I also need to implement “reshape” of the array, i.e. regarding the tensor product of some V_i's as a single larger vector space, which is also decomposed as the direct sum of an even-parity part and an odd-parity part. For example, suppose I regard V_1 \otimes V_2 as a whole. The reshaped array is 3-dimensional in the super vector space (V_1 \otimes V_2) \otimes V_3 \otimes V_4. The last two axes are unchanged. But the elements in the first axis is arranged in the following order: V_1^0 \otimes V_2^0, V_1^1 \otimes V_2^1 (these two form the even-parity part), V_1^0 \otimes V_2^1. V_1^1 \otimes V_2^0 (these two form the odd-parity part). (Well reshaping is a little bit tricky … when I look back at my Python implementation based on dict it was a mess)

I updated the title to better describe what kind of array I want to create. It is also described in Section III and IV of [1610.07849] Fermionic Matrix Product States and One-Dimensional Topological Phases (arxiv.org).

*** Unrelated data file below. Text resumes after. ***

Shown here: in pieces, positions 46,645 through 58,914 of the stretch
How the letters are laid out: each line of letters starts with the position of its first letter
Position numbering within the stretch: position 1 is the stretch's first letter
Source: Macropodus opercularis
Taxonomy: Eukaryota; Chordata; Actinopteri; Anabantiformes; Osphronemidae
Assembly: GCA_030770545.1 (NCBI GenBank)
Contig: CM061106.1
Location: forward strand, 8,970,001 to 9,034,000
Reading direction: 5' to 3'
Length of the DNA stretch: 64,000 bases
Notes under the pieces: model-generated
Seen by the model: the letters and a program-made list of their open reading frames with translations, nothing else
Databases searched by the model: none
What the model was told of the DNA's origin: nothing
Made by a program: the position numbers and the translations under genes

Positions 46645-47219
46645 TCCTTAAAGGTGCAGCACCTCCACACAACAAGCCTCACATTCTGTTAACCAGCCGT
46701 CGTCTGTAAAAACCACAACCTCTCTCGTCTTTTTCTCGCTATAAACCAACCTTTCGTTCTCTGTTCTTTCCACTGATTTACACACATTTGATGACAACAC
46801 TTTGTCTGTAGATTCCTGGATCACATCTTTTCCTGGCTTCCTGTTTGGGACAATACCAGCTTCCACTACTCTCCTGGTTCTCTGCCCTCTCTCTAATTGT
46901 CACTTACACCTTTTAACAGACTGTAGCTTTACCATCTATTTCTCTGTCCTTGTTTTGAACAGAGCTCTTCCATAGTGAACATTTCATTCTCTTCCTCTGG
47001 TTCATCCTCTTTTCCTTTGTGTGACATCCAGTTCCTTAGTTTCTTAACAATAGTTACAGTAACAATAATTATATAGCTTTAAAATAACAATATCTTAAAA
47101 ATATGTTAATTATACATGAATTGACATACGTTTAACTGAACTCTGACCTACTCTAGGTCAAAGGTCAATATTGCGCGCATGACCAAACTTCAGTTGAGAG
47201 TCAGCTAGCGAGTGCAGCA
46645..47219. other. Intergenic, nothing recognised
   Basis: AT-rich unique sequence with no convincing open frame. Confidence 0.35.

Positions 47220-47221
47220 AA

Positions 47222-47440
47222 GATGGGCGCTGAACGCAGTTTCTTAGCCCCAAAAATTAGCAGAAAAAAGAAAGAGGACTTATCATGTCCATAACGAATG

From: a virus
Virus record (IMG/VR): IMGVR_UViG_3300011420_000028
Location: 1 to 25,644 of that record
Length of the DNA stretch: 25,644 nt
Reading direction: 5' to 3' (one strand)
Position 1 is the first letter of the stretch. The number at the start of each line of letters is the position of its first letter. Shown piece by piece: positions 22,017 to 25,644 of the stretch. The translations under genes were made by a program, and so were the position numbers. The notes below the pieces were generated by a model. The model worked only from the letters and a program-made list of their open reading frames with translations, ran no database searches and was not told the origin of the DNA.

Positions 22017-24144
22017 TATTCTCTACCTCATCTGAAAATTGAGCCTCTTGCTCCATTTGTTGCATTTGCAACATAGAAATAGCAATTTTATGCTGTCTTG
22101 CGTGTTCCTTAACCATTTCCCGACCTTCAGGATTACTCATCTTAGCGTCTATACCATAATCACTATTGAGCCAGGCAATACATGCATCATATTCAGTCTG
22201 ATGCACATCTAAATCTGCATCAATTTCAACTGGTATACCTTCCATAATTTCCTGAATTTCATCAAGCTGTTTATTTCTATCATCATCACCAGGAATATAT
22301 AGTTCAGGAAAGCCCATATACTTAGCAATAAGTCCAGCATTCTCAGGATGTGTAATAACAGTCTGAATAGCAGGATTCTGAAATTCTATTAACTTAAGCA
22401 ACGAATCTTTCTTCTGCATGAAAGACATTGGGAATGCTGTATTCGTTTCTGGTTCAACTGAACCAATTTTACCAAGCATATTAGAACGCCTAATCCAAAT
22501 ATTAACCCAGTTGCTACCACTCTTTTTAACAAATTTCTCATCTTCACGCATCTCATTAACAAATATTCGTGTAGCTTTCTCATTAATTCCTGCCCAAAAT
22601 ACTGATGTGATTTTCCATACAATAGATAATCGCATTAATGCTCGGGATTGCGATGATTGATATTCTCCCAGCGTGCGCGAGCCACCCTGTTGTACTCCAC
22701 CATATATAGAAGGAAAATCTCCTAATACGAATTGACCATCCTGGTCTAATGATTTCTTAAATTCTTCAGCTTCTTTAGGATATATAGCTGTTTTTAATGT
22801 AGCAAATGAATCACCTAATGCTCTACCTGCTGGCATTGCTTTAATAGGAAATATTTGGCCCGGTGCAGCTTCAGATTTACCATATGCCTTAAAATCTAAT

Maybe there are already some packages dealing with such a structure, e.g. Marco-Di-Tullio/Fermionic.jl looks a bit related (but was not updated for a while).

It’s not exactly my field but with respect to the paper, are you trying to store a fMPS, e.g. matrix product states? This might be related MPS and MPO · ITensors.jl.

For sparse representation of tensors, one would maybe use something like a higher order singular value decomposition? See for example here for such types of decompositions: lanaperisa/TensorToolbox.jl.

Anyway, maybe someone with more domain knowledge can help you better here.

Hi Yue,

I would also like to mention TensorKit.jl, which should have precisely what you are looking for, within the same language of the super vector spaces. (written by Jutho, one of the authors of the paper you linked) Additionally, MPSKit.jl has an implementation of matrix product state algorithms built on top of that, and might give you what you are looking for.

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TensorKit seems to be exactly the thing I want. I will take a look at it. Thanks!